WELL Brexit is going well isn't it? The lack of preparation, the political differences within the Conservative Party, a weakened Prime Minister clinging to power with a reduced minority, all indications that Brexit was never going to be plain sailing.
The serious disturbances which have rapidly escalated in Derry over recent days, including the repeated sectarian targeting of a Protestant district and the firing of shots at police officers, are deeply alarming.
While all the drama at Chequers and thereafter filled the news agenda with customs facilitation arrangements, common rule book, services, no one in Britain or the Republic cared, and hardly anyone here noticed, that your rights as an EU citizen have gone down the Swanee.
Whatever you think about Tyrone’s chances of an All-Ireland title, you have to admire the county’s ability to reach the quarter-final stage, having reached this point in the competition 14 times in the last 18 seasons.
Gawd, I hate airports. I’m standing in a queue in wilted linen and hurty shoes in a sweltering departure lounge somewhere in Middle England, waiting for the last plane home and I’m ready to kill dead things.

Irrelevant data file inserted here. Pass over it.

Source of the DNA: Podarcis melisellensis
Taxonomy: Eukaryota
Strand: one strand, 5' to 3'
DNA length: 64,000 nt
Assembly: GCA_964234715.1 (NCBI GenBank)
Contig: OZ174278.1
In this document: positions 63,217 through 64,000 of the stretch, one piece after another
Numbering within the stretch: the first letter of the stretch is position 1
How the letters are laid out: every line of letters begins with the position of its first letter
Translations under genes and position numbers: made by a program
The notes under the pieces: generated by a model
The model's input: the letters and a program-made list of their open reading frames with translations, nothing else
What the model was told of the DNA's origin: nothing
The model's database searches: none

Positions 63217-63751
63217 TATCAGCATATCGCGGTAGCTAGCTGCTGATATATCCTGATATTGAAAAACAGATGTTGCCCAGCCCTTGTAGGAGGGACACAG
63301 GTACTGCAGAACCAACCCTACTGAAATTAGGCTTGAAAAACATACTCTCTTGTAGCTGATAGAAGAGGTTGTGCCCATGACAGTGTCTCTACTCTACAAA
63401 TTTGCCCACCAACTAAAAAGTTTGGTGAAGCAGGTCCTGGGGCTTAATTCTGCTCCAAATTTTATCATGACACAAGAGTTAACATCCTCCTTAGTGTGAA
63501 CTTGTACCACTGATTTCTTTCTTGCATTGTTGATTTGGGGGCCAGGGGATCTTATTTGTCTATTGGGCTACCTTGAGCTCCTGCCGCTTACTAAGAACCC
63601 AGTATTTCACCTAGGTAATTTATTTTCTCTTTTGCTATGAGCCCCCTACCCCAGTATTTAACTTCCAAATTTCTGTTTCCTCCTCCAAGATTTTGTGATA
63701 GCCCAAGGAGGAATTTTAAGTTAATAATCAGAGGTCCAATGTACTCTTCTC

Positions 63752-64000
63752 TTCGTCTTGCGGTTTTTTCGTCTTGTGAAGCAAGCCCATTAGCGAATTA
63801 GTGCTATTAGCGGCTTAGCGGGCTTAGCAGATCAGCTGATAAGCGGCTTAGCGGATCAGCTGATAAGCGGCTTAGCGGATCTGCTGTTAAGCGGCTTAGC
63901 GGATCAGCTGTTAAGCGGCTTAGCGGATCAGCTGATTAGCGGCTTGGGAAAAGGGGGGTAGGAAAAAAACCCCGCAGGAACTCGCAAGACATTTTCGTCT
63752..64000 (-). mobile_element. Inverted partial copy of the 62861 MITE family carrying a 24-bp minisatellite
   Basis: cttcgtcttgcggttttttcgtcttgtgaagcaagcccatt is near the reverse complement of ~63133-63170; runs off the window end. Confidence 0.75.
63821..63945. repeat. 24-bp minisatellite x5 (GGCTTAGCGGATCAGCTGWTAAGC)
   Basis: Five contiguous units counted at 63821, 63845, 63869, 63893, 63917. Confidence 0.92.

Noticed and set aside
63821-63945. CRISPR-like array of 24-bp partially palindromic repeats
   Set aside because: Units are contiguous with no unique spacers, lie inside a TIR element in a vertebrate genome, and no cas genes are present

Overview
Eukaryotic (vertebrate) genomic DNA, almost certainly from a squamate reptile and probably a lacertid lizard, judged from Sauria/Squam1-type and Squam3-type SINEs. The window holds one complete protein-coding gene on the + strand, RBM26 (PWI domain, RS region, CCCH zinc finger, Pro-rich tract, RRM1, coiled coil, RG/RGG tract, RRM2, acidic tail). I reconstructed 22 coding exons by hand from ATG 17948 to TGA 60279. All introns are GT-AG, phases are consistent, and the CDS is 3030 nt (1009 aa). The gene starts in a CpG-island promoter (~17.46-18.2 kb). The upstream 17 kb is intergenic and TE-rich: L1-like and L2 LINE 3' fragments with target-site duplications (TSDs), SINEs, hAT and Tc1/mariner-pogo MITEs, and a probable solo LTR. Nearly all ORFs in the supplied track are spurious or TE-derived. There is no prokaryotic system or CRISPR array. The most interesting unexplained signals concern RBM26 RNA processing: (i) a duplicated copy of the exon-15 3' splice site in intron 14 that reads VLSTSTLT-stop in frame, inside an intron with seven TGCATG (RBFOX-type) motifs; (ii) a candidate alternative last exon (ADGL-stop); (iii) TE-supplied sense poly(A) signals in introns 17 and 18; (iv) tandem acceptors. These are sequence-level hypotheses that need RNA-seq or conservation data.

The DUP casually sauntered into Downing street, last week, where the two main protagonists – Arlene Foster and second-in-command Nigel Dodds – indicated to the various media outlets that they were intent on demanding from the British prime minister that she quickly becomes involved in the political process for the purpose of ‘good governance and decision making’ in the north.
The British prime minister who famously declared that `Brexit means Brexit' has now accepted that she is dealing with an infinitely more complicated set of circumstances but the implications of her strategy for Ireland remain as uncertain as ever.
The death of the leading motor cyclist William Dunlop at the Skerries 100 competition in Co Dublin at the weekend was a tragedy of massive proportions and represented another appalling loss for his family in Ballymoney, Co Antrim.
In her inaugural statement on children’s rights in Northern Ireland, the Commissioner for Children and Young People, Koulla Yiasouma, comments: ‘We are failing to have the honest and open conversations that set aside vested interests and put all our young people at the centre of decision making.’